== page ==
New Years Eve can be challenging for people in recovery. Celebrations often include alcohol. Fortunately, many recovery organizations, including Alcoholics Anonymous, Narcotics Anonymous, ACYPAA 2016, and SMART Recovery, host sober New Year’s Eve celebrations.
AA AT Center Marathon Meetings
- Meetings: 11:00pm – 11:00pm
- AT Center
- 1773 Griffith Park Blvd
- Los Angeles, CA 90027
ACYPAA 2016: A New World, A New Year
- Meeting: 8:30PM – 9:30PM
- Dance: 10:00PM – 1:00AM
- Cost $15
- ACYPAA 2016, Christ Cathedral Cultural Center
- 13280 Chapman Ave.
- Garden Grove, CA 92840
NA Westside Annual New Year’s Eve Marathon
- Meetings: 10:00pm – 2:00am
- Westside Hope Center
- 11313 Washington Blvd
- Los Angeles, CA 90066
NA San Fernando Valley Annual New Year’s Eve Marathon Meetings
- Meetings: 9:00pm – 4:00am
- Reseda United Methodist Church
- 18120 Saticoy Methodist Church
- Reseda, CA 91335
AA Meeting Directory- Huntington Beach
- Meetings: 6:00am – 9:00pm
AA Meeting Directory- Sunset Beach
- Meetings: 6:00am – 9:00pm
Can’t Make It?
Alcoholics Anonymous and ACYPAA 2016 offer many events across the country. However, if you can’t attend one in your area, below are some tips or ways to ring in the new year sober.
Staying in touch with your sponsor and friends in recovery during the holidays is crucial. Few can ever stay sober alone and staying connected with friends in sobriety is a vital part to the recovery process.
Hold the Phone!
You’re not alone in this journey and just remember that your phone can be your greatest ally when times get tough.
Lay the Groundwork
12-step marathon meetings such as Alcoholics Anonymous (AA) and Narcotics Anonymous (NA) conduct meetings all day and night during the holidays. These marathon meetings give people in recovery a safe place to go and avoid the temptation of drinking and isolating themselves from the rest of the free world. If you need to hit a meeting during the holidays, you can bet there will always be one available.
Have open communication
Many people in recovery come from hard partying and even alcoholic families. Sometimes the family is understanding of their decision to stay clean but in some cases, maybe not so much. In either case, it’s crucial for you to make it known all those who are close to you that you aren’t drinking anymore and you wouldn’t appreciate them trying shove drinks down your throat.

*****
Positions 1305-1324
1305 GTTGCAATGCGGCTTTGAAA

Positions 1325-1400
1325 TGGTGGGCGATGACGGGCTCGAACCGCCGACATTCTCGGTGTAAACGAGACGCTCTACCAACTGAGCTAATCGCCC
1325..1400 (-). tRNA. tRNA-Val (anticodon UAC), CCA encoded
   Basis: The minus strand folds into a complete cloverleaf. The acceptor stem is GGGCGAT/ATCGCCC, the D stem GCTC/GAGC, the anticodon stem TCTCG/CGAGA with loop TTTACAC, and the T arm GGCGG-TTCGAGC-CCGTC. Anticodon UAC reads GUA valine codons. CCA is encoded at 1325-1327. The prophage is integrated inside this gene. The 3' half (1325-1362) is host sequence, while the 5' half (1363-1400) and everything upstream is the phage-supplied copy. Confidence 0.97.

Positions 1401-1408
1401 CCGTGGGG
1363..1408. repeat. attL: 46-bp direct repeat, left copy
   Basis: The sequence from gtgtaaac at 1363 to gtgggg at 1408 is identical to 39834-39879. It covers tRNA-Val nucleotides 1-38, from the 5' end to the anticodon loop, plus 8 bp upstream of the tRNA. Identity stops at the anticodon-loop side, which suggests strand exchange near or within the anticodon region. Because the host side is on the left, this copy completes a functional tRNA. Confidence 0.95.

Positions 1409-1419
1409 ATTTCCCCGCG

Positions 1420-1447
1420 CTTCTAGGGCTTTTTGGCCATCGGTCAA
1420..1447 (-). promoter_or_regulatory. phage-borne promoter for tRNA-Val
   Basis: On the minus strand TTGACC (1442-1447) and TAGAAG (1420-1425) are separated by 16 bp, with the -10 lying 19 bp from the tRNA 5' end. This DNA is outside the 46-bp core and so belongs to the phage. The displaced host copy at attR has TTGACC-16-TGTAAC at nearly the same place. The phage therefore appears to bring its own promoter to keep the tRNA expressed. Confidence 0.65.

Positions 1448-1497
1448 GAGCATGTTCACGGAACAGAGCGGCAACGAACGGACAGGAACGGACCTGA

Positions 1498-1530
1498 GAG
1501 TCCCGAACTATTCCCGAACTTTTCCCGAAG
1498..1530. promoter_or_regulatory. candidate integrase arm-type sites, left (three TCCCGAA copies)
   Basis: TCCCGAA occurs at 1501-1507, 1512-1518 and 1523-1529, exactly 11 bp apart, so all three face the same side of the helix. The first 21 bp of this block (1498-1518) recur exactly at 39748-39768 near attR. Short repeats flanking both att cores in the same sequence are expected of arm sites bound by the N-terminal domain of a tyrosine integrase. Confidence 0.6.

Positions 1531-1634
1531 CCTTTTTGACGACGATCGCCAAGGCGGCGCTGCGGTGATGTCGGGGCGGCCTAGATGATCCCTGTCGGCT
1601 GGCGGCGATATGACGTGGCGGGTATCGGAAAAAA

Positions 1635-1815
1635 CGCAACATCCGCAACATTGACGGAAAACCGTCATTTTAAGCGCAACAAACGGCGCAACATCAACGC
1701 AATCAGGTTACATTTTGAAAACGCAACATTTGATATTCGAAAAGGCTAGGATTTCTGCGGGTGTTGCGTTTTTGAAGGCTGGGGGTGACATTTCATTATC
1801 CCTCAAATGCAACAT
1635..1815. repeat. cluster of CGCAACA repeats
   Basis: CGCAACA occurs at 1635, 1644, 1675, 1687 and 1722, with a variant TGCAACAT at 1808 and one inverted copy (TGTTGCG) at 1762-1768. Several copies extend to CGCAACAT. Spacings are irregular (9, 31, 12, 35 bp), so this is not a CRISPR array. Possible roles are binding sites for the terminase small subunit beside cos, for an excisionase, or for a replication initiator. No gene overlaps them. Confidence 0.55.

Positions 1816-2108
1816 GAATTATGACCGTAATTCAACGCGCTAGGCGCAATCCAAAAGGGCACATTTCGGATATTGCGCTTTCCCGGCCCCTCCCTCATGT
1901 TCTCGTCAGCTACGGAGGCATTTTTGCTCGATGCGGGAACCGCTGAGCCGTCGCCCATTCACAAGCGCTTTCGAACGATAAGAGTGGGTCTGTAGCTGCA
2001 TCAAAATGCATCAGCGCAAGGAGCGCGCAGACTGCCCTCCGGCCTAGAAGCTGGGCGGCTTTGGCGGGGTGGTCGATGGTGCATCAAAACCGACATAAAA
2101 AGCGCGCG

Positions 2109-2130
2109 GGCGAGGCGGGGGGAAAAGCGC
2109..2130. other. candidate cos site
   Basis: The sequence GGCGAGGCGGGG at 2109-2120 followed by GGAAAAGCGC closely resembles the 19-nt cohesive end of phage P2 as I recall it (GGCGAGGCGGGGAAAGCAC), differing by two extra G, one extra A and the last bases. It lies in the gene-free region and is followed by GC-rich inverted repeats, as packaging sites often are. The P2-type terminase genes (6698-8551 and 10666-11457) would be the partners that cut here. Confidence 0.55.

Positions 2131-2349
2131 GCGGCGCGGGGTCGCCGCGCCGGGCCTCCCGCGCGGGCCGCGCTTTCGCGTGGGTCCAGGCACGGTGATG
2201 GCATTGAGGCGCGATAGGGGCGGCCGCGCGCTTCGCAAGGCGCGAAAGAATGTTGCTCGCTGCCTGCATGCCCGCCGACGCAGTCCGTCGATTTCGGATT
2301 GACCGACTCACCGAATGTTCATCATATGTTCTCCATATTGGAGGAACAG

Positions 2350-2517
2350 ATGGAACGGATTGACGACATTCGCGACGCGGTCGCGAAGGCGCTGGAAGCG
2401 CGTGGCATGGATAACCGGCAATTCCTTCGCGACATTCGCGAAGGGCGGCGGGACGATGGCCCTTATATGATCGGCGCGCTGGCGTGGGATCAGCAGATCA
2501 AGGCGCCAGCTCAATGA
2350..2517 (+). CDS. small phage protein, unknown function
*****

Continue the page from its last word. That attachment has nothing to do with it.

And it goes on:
Steer clear of bad influences
These include your old friends who drank and used just like you did. Hanging around active addicts and alcoholics doesn’t serve you any good. After all, if you hang around a barber shop long enough, you’re going to get a hair cut.
Prepare to be Awkward
If you’re new to recovery, then it’s likely that you’ve rarely ever spent a New Year’s Eve sober. This means that going into your first New Year’s party is likely equivalent to stepping into your first middle school dance (foreign and excruciatingly awkward).
Bring a sober friend
Bringing one of your sober friends to a party can be very helpful, if you insist on going to one. You’re never alone in your recovery and bringing a sober friend can help you ease through those tempting and sometimes awkward moments where you start grinding your teeth at the sight of another fifth of whisky being brought out.
Carry a non-alcoholic drink
If you insist on going to a party, it’s important to always keep a non-alcoholic drink at hand wherever you are. This can help keep people from offering you more drinks. This does not include a non-alcoholic beer. Non-alcoholic or “near-beer” is the one exception to this rule is a set up for disaster and should be completely avoided. Plus, what’s the point anyway?
No shame in leaving early
Just about everyone has a friend making plans for a New Year’s party but unfortunately, these get-togethers can be full of triggers. If you are feeling really uncomfortable and overly tempted, then there is no good reason to stay late at a party and leaving early is your best option.
If there is one thing I hope you can get out of your recovery, it is a sense of humor and the ability to not take yourself so seriously. Many people in recovery learn to laugh at themselves and their past shortcoming and enjoy the simple things in life. Just don’t waste your time worrying about what everyone else thinks and enjoy this time you have to spend with family and friends.
This is obviously a lot harder said than done, but I’m sure you’ve come across the word gratitude hundreds of time in your meetings. It is a place of remembering where you came from, staying positive knowing the fact that you never have to go back to it and appreciating this second chance you’ve been given to live a happy and healthy life.